Although there have been many studies covering the use of metformin to reduce the incidence of various types of cancer, including HCC, no current studies have been conducted on T2DM with cirrhosis patients. T2DM and liver cirrhosis are considered important risk factors for HCC. Additionally, the survival rate of patients with HCC who use metformin is currently controversial.25,26 Consequently, we performed this study to investigate two clinical questions: The incidence rate of HCC in patients with liver cirrhosis with T2DM who were exposed compared to those unexposed to metformin therapy and the survival rate of HCC patients who were exposed compared to those unexposed to metformin therapy. This study results may be useful for further treatment in the future.

Patients and Methods

Study Participants

Participants required to meet the ICD-10 research criteria for cirrhosis, T2DM, and presenting with all of the following criteria: 1) aged 20–80 years old; 2) diagnosed with T2DM using diagnostic criteria from ADA;19 3) cirrhosis diagnosed by histology or clinical features or radiological images; 4) T2DM diagnosed before the occurrence of cirrhosis and 5) newly diagnosed with cirrhosis from various causes in the period from 2006–2014.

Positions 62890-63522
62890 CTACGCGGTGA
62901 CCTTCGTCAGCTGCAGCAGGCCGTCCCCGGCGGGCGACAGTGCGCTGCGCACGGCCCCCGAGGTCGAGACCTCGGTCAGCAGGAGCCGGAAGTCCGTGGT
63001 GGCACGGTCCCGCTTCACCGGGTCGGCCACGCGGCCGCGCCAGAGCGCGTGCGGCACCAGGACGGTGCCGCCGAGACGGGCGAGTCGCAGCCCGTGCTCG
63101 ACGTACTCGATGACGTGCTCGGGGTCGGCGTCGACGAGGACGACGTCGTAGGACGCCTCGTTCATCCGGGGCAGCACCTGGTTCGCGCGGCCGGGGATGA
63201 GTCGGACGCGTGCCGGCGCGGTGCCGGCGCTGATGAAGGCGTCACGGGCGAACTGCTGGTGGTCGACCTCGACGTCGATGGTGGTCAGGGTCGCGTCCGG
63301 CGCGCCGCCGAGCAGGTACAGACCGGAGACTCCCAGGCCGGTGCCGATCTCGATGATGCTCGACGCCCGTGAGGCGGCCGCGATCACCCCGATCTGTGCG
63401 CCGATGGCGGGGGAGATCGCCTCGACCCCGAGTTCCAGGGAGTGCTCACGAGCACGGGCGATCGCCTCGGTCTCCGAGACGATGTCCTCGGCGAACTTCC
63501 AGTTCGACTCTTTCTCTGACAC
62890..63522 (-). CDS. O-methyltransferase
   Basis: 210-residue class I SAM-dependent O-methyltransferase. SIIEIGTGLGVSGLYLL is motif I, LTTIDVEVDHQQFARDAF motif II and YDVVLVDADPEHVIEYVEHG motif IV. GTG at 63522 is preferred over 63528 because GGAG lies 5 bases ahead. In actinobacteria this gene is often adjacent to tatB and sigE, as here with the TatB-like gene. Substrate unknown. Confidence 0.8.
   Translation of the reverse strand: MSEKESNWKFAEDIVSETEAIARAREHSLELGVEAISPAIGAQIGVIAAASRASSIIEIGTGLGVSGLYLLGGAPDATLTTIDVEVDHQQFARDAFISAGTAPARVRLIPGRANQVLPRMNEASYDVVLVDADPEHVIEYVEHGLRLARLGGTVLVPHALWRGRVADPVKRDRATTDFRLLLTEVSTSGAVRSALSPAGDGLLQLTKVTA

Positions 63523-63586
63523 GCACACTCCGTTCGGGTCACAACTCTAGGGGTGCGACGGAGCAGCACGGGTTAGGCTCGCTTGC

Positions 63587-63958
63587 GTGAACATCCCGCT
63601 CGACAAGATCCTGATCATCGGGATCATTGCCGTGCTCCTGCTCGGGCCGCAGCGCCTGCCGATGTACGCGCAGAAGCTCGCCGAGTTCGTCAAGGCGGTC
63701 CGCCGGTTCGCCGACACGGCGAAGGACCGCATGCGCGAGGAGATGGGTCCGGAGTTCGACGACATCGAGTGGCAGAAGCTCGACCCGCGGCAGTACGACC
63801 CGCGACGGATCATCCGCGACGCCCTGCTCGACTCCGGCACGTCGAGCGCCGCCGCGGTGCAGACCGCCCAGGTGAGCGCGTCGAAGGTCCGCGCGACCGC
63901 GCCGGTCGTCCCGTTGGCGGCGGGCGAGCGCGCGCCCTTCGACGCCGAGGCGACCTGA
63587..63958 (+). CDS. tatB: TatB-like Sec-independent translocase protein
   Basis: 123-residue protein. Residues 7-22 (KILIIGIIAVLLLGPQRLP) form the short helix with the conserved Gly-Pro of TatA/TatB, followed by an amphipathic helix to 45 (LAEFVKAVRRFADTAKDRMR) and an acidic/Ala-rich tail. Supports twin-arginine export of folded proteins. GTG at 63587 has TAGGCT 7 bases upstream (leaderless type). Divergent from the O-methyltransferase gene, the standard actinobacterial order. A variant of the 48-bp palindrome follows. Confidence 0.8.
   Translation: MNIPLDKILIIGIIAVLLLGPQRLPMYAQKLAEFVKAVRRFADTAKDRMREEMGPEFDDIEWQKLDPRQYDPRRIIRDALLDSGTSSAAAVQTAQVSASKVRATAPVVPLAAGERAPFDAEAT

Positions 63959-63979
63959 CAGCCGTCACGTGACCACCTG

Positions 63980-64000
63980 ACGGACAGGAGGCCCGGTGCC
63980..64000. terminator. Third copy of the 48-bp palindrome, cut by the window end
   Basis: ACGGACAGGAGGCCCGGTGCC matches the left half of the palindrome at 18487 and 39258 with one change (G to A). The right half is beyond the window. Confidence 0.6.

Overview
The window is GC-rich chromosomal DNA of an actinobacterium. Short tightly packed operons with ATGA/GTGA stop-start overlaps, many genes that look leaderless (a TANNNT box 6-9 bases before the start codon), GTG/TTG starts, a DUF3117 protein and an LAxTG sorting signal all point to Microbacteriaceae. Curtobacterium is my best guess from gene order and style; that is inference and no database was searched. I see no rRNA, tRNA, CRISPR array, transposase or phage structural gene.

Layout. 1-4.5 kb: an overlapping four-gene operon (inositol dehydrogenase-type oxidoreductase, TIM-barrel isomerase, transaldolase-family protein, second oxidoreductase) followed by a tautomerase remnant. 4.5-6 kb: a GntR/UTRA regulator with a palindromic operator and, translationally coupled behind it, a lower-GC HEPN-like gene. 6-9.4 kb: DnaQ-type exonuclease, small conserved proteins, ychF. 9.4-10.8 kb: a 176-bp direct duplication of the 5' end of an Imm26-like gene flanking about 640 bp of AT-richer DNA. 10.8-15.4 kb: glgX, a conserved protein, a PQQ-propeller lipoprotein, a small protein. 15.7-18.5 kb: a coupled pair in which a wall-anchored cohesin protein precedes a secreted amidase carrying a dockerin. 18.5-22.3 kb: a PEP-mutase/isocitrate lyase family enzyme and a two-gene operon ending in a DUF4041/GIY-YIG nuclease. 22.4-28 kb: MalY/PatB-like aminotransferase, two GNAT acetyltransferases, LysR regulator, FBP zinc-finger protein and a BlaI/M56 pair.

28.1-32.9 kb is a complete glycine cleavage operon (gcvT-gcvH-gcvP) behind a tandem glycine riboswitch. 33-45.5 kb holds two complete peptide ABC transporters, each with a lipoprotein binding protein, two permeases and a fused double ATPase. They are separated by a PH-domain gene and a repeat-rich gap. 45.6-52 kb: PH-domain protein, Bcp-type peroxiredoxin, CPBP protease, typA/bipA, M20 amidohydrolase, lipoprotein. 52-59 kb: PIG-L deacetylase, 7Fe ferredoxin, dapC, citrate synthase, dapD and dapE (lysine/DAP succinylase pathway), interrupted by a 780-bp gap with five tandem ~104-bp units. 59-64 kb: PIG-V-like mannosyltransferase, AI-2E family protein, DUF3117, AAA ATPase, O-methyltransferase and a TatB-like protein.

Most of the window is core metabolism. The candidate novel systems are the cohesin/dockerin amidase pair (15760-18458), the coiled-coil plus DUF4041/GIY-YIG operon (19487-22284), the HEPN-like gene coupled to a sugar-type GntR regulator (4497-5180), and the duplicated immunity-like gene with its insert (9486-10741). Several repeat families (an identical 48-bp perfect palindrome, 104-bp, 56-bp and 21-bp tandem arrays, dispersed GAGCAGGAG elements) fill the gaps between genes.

Exclusion criteria were as follows: 1) patients who had undergone liver transplantation; 2) patients who were followed up less than five years; 3) diagnosis of cirrhosis along with HCC or diagnosed with HCC after a diagnosis of cirrhosis in less than one year, or 4) incomplete clinical information. The diagnosis of HCC was made according to the American Association for the Study of Liver Diseases (AASLD)27 or The European Association for the Study of the Liver (EASL) guidelines.16 A continuous exposure to metformin for at least three months since the cirrhosis was diagnosed was defined as significant metformin exposure (Figure 1).

Figure 1 Flow chart of the subjects selection process showing the exclusion criteria and the number of subjects considered for inclusion.